This type of plug head containing such a delay may be effectively used to cause a discharge of the water in the reservoir to the water level corresponding to the elevation of the valve seat 30. In preferred embodiments, this type of container-fitted plug may be utilized for both valve plug heads 66 and 67.
FIG. 8 illustrates an embodiment of the invention wherein the mechanical operation and function of a two-valve construction has been replaced by a single valve construction in association with an electrical actuation means. As shown, an anode 120 is submerged in reservoir 20 to extend substantially through the depth of that reservoir. The anode is connected to a source of power, e.g. a transformer 122 or battery by wire 124. The power source is wired to a low voltage solenoid 126 having a return spring 128 mounted thereon. Solenoid 126 is wired through a latching relay 131 to a parallelly wired switching arrangement. A low volume switch 130 is wired to a probe 132 which extends downward a selected distance into the reservoir. The high volume switch 136 is wired to a longer probe 138 which likewise extends downward into the reservoir. The volume of the flush discharge effected by each switch is determined by the length, i.e., the height of its respective probe activating the relay 151 and urging the solenoid to open the valve plug head 66. The pressing of a given switch closes a circuit, as electricity passes between the anode and the respective probe. Upon the water level's descent to an elevation below the probe, the circuit is broken and the solenoid valve armature is returned to its rest position by spring 128.
As shown, the solenoid valve armature 140 is connected by a connecting rod 142 to a pivotedly mounted plug head 66.
FIGS. 9-12 illustrate a preferred actuation means construction. As shown, the handle 92 includes an elongate threaded shaft support 150 which is journaled through a support plate 152. The shaft 150 support is retained in place by its threaded engagement with nut 154. A lever 156 is fixedly mounted on shaft 150. The free end of lever 156 defines one or more openings adapted to retain a chain 86 which is secured at its opposing end to plug 74. A second bell crank type lever 158 is pivotedly mounted to the support plate 152 by a nut-fitted shaft 160. Lever 158 is fitted on its free end with a plurality of openings adapted to engage and retain a chain 82 which is mounted on its opposing end to plug head 66.
Lever 158 includes an outwardly extending flange 162 which is positioned to engage lever 156 upon a downward displacement of that latter lever.
As shown in FIG. 11, a downward (i.e. clockwise rotation) of the handle 92 causes a corresponding clockwise rotation of lever 156, thereby causing an upward displacement of the free end of that lever 156 effecting an opening of valve 60.
FIG. 12 illustrates a counterclockwise displacement of the handle 92 which causes the lever 156 to engage the flange 162 of lever 158, thereby effecting a clockwise rotation of lever 158 and a corresponding opening of valve 58.
Support plate 152 is retained in position on reservoir 20 by the shaft support 150.
As shown, lever 158 is retained in a rest position by a laterally extending support leg 166.
In this particular construction, the valves 58 and 60 are operated independently from one another, i.e., each flush is resultant from the opening of only one valve. Given the different rotations of the handle 92 required to effect the different flushes, the user may easily control the type of flush cycle obtained.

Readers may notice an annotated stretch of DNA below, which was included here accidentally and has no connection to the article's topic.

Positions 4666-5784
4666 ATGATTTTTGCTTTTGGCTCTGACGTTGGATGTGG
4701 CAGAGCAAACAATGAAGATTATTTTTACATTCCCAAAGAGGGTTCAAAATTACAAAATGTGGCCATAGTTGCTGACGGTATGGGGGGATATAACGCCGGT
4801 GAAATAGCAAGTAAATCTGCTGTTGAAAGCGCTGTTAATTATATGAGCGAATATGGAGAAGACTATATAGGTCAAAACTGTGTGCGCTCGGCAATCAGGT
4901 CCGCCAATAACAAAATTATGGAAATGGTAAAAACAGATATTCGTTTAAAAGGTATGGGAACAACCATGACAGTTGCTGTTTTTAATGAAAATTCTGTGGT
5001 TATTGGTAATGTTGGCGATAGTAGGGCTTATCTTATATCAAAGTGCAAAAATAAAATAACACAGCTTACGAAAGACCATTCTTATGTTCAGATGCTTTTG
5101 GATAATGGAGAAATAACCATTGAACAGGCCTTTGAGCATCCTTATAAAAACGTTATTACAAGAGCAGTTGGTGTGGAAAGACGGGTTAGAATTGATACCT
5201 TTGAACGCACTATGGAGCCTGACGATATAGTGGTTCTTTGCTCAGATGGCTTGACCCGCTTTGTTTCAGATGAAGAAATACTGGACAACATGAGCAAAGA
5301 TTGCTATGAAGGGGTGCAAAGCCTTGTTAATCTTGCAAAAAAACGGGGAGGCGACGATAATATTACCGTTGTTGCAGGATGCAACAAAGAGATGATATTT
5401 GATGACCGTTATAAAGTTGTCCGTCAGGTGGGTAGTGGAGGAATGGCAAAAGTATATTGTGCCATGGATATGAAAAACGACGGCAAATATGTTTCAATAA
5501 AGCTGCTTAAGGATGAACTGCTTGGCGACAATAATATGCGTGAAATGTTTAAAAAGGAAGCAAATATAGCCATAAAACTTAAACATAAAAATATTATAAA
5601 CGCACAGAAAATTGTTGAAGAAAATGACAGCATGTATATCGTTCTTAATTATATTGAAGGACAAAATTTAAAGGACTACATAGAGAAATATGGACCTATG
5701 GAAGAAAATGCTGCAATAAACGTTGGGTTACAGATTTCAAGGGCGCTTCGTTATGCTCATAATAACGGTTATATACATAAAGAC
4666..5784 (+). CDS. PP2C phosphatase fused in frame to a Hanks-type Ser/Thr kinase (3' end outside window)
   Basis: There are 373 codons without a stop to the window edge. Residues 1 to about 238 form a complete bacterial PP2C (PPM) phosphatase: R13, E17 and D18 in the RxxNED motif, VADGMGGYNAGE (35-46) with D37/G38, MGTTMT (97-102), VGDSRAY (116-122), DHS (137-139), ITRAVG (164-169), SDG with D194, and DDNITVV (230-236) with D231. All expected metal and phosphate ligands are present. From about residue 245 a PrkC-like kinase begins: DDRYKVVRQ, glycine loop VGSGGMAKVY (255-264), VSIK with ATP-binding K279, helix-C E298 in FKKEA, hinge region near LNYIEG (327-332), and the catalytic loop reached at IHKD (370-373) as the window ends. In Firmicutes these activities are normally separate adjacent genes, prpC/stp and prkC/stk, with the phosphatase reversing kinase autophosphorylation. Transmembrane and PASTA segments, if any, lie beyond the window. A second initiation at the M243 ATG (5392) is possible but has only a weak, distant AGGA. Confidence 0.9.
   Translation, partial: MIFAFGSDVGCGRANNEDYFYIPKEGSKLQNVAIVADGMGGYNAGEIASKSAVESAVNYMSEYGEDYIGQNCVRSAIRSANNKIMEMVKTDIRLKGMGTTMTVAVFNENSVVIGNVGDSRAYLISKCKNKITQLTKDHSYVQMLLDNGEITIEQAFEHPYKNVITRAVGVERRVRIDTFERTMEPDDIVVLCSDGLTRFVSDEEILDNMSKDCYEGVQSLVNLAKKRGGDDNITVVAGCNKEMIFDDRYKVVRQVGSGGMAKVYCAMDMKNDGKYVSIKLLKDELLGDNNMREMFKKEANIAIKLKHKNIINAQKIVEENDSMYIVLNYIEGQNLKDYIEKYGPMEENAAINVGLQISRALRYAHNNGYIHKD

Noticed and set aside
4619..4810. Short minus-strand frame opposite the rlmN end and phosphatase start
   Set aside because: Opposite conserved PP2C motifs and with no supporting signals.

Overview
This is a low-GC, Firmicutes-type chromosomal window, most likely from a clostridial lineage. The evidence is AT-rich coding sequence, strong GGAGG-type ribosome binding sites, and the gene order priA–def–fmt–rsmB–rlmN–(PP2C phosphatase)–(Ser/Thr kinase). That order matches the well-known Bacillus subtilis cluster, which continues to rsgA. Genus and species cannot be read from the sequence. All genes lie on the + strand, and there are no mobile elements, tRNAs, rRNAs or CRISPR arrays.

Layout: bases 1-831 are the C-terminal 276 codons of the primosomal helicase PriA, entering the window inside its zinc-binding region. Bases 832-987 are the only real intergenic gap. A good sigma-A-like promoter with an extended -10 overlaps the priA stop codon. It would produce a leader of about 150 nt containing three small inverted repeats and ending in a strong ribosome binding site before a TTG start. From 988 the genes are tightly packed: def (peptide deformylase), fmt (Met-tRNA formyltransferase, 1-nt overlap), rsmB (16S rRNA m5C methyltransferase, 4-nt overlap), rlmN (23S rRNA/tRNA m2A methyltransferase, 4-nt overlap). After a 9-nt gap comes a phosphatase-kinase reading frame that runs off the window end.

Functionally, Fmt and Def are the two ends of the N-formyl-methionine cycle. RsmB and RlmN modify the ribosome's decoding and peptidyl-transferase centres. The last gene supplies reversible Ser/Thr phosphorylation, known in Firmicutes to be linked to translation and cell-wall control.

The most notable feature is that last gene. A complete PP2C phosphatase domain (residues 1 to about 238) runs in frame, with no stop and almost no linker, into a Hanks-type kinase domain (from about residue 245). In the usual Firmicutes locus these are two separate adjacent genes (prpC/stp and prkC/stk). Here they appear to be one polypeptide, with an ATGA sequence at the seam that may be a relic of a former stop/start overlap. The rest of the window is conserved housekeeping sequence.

FIGS. 13-18 illustrate a third embodiment of the invention. In this particular embodiment, the valving arrangement includes a first elongate, annular tubular conduit 170 which defines a hollow linear channel 172 which extends through the length of the member. A support mounting 174 is mounted on the exterior surface of the member 170 proximate its upper end. The support mounting 174 includes a clevis 176 having two forks 178 positioned spacedly apart from one another. Positioned between the forks 178 is the arm 180 of a plug valve head 182 which structurally approximates the head 74 previously described. The arm 180 is pivotedly mounted to the forks 178 by an elongate pivot axle 184 retained in opposingly positioned apertures defined in the forks 178. Due to the pivot mounting on forks 178, the valve head 182 may rotate in a vertical plane in the directions shown by arrow 185. An actuation chain 186 is mounted to valve head 182 on its proximal end 188 at a location on the valve head 182 substantially opposite to the arm 180's mounting on forks 178. Chain 186 may be connected to a handle lever arrangement similar to those illustrated in FIGS. 1 and 912.
Similar to the valve head 66, valve head 182 may be fitted with a container 190 corresponding in function and operation to container 114. Container 190 also includes an aperture therein corresponding to aperture 116 in container 114.
Upon an angular displacement of a valve head 182 about its axis 184 i.e., as shown in FIG. 14, the open end or port of tubular conduit 170 is exposed, permitting water in the reservoir to enter the hollow linear channel 172. The water then may flow directly downward as shown by arrow 192, eventually entering water outlet 194 and thereafter being directed by the channeling of the toilet itself into the toilet bowl as shown by arrow 194. An angular rotation of the valve head -82 in the direction indicated by arrow 185A closes the port of the tubular conduit 170.
The tubular conduit 170 is mounted coaxially within a hollow, cylindrically-shaped channel 198 defined by a second annular shaped tubular conduit 200. Channel 198 extends the entire length of the member 200 and communicates with the opposing open ends of the member 200. The member 170 may be fixedly mounted to the member 200, by adhesives, or other mechanical-type fittings, e.g. bolts or screws. Alternatively, and preferably, the members 170 and 200 are sized to provide a pressure-fit union, whereby the member 170 is generally retained in a selected orientation vis-a-vis the member 200, but also, that orientation may be modified by either inserting the tubular conduit further into channel 198 or alternatively, retracting the member 170 somewhat from the channel 198. By reorienting the tubular conduit 170, the user is able to adjust the elevation of the open port or end 171 of the member 170 and thereby control the amount of water discharged through that port when the valve head 182 is opened.